Member Profile

Patricia G. Lange

CASTAC-Net Member

Associate Professor, California College of the Arts

Editor-at-Large, Platypus, The CASTAC Blog

Research Interests

civic engagement | Digital Anthropology | Media Anthropology | posthumanism | Science & Technology Studies | YouTube |

About Patricia G.

Patricia G. Lange is an anthropologist studying use of video to express the self and civically engage. She is Associate Professor and Chair of Critical Studies (undergraduate program) and Associate Professor of Visual & Critical Studies (graduate program) at California College of the Arts (San Francisco, California). She is the recipient of the Franklyn S. Haiman Award (2020) for Distinguished Scholarship in Freedom of Expression for her book, Thanks for Watching: An Anthropological Study of Video Sharing on YouTube (University Press of Colorado, 2019), awarded by the National Communication Association. She is also the author of Kids on YouTube: Technical Identities and Digital Literacies (Routledge, 2014), and director of the film Hey Watch This! Sharing the Self Through Media (2020) [Available on Vimeo] which engages with enduring and philosophical questions about our use of media in an increasingly complex mediascape. Her CCA bio may be found at: https://portal.cca.edu/people/plange/ and her website is: http://www.patriciaglange.org.

Contact

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Contributions to Platypus, The CASTAC Blog

View all of Patricia G.'s posts on Platypus, The CASTAC Blog.

Portending the Posthuman on YouTube

During this most spooky time of year, it is apropos to explore our transmogrification into posthumanity—a concept that instills fear in the hearts of many scholars, including many anthropologists, who are especially afraid that exploring this terrain precipitates the end of their discipline. For humanities studies scholar Rosi Braidotti (2013: 5), there is an “undeniably gloomy connotation to the posthuman condition, especially in relation to genealogies of critical thought.” In her view, our lack of theorization of posthuman subjectivity has brought us into a “zombified landscape of repetition without difference and lingering melancholia” (Braidotti 2013: 5). To be honest, I share numerous concerns about posthumanist claims and their implications. However, whether widespread posthuman-phobia is warranted remains to be explored. (more…) (read more...)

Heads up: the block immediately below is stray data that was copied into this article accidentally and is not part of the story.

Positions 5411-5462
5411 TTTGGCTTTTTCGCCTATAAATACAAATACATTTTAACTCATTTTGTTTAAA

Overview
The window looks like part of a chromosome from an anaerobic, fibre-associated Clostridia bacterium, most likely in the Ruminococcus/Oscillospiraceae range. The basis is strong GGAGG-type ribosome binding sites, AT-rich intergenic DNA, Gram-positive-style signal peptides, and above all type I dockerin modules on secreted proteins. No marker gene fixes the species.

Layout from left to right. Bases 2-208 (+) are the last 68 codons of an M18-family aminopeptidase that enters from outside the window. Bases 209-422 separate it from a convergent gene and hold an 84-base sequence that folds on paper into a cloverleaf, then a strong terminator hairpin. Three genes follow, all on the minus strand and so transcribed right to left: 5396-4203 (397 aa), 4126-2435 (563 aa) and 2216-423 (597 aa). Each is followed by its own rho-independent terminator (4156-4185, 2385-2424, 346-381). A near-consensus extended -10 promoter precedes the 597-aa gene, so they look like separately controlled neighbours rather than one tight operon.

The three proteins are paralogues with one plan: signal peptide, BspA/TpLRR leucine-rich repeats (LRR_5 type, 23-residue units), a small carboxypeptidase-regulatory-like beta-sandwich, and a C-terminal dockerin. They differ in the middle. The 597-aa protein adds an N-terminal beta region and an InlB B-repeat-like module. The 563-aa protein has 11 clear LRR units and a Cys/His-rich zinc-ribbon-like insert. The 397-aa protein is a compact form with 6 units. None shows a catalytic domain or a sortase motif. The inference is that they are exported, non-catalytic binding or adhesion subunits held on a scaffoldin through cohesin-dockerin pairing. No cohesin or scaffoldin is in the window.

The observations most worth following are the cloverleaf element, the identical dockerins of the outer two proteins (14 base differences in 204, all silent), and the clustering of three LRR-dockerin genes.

Remembering David Hakken

This week, the CASTAC community received the sad news that Professor David Hakken had passed away. Hakken was Director of the Social Informatics Program at The University of Indiana. Trained as an anthropologist, Hakken conducted research at the intersection of ethnography and cyberspace. He was concerned about how digital technologies and culture are continually co-constructive. His prolific career included publication of a recent book co-authored with Maurizio Teli and Barbara Andrews entitled, Beyond Capital: Values, Commons, Computing, and the Search for a Viable Future (Routledge, 2015). Hakken presciently focused on critical areas emerging at the intersection of digital anthropology and science and technology studies. The outpouring on social media from his colleagues and former students has been truly touching and shows the depth of his impact on the community. Hakken was a principal founding member of CASTAC. As a pioneer in anthropological studies of computing in the early 1990s, Hakken (read more...)

Farewell (But Not Good-Bye)!

When Jennifer Cool, Jordan Kraemer and I co-founded this blog we began on a web page and a prayer, or if you prefer, an incantation. Drawing on an “if you build it, they will come” inspiration, we felt that starting a blog would be a great way to encourage more conversation about science and technology studies. As members of CASTAC, the Committee on the Anthropology of Science, Technology and Computing, we felt excited about the organization’s goals, and we sought ways to connect to the other members of the group who chose to hang their hat in this corner of the American Anthropological Association. We launched with a “start-up” mentality in which content was king. Our goal was to bring in guest authors while also sharing our work. Our initial goals were modest: as long as we could consistently put up one interesting post per week, we were happy. I (read more...)